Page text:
Jackson Browne once typified a musician’s life as “running on empty.” I’m not an avid listener of his music, though occasionally I will visit it as being a Midwesterner I’ve a soft spot for heartland rock even if it is far from my favorite genre. I also relate to Browne’s biography as we have a land of common birth for similar reasons. Browne was born in Heidelberg while his father was on assignment for Stars and Stripes and I was born in Munchweiler as my father served in the Signal Corps. Thanks to the collapse of fascism and the subsequent Cold War, a remarkable number of Americans were born in Germany.

I’ve reflected on the matter a lot. When I was young I did not think of the peculiarity of being an army brat, but as today is Mother’s Day, I think of all those times when in the absence of my father, his dependents felt like they were “running on empty” and how it was often the army wives who had to create the illusion that life was full. And in spite of feeling poured out and being an empty vessel, the life of a dependent is always full. It was the mothers who made it that way.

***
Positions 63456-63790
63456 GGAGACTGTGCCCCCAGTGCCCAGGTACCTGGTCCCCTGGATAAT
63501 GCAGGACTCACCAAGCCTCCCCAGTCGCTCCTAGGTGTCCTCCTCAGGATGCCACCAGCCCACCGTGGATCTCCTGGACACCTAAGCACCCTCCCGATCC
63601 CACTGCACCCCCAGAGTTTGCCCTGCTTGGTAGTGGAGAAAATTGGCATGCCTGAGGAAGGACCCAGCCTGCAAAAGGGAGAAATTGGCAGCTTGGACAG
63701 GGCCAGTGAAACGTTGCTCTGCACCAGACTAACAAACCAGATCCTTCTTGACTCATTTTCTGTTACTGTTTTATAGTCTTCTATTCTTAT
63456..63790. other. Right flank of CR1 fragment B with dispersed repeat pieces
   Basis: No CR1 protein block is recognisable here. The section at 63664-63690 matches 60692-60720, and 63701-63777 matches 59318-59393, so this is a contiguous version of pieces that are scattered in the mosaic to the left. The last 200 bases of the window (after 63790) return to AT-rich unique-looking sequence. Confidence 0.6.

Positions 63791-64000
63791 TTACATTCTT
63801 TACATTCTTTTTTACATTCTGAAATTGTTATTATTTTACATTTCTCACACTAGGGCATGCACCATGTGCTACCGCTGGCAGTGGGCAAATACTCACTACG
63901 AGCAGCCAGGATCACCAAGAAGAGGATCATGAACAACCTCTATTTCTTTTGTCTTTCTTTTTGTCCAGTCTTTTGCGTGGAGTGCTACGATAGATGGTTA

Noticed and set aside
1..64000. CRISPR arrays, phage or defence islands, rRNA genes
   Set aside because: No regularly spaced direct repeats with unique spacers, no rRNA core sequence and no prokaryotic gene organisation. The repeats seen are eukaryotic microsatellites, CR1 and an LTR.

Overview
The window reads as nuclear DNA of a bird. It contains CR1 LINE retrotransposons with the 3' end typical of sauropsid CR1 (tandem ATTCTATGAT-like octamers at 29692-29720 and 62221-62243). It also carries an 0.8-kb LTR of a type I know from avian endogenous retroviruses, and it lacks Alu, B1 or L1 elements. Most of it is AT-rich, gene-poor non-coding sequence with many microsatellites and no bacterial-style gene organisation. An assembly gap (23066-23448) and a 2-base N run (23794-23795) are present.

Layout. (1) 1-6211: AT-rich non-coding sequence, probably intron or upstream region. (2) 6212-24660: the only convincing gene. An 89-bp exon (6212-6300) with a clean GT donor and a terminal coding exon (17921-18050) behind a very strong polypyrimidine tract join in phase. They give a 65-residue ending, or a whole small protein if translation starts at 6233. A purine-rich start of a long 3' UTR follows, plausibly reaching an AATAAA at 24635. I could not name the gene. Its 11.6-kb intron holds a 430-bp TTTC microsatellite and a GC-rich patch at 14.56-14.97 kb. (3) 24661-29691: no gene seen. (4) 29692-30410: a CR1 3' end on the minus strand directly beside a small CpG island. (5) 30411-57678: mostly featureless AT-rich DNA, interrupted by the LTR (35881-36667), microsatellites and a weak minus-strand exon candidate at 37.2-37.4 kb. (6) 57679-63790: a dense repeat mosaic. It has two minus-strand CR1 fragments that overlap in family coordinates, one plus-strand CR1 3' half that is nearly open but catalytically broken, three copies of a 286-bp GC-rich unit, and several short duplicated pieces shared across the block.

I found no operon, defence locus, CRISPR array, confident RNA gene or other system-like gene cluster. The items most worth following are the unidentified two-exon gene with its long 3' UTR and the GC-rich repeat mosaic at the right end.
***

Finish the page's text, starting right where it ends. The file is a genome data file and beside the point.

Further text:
My mother was a navigator on a road of empty spaces en route to undiscovered places. My father was clearly the driver, but it was my mother who held the maps as he navigated the peaks and valleys of literal roads and also the road of American policy with all of its triumphs and setbacks with the knowledge that others, including our own, could be scathing to us yet never fail to cry to us when another injustice was visited on a people in a faraway land.

Things have changed, but not really. Today there are many dads who have to be the bearers of the empty vessel that must be made full to children of distant parents. In my life, I have chosen a far different path than my father, though in some ways it is as much about being the fierce protector of the vulnerable as his was. But I’ve also had to be like my mother and learn how to make an empty vessel full.

The other night I wrote of cradle Europe and mother America, but mother America, always good to me, could only be as good as a girl from Kentucky. That my land and family could hold me in the strongest and gentlest of ways comes first from her.

Image:  My mother in New Mexico 1965